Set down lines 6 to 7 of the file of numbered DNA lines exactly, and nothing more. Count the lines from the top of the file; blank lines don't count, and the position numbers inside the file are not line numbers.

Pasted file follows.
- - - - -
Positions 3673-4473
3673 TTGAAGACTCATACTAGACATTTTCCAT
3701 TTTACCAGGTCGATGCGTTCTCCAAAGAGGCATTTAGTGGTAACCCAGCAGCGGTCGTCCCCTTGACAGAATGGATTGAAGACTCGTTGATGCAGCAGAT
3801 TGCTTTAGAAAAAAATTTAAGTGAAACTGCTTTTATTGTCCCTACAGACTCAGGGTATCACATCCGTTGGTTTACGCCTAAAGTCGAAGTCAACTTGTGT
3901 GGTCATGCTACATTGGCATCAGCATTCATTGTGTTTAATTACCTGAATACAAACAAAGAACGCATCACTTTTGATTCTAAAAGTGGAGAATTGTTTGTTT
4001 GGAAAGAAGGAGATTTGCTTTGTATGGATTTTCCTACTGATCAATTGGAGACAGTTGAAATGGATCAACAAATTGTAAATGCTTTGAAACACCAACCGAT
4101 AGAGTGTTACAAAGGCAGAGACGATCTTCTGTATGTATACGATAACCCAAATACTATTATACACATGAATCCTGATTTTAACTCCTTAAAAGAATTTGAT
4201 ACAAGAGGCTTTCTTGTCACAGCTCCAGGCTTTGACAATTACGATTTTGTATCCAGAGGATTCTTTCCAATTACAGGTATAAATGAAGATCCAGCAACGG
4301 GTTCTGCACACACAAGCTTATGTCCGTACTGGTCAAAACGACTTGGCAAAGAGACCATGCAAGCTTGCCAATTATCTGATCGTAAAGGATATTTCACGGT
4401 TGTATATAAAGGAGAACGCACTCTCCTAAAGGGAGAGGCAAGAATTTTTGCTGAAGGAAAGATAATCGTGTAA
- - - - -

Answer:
4001 GGAAAGAAGGAGATTTGCTTTGTATGGATTTTCCTACTGATCAATTGGAGACAGTTGAAATGGATCAACAAATTGTAAATGCTTTGAAACACCAACCGAT
4101 AGAGTGTTACAAAGGCAGAGACGATCTTCTGTATGTATACGATAACCCAAATACTATTATACACATGAATCCTGATTTTAACTCCTTAAAAGAATTTGAT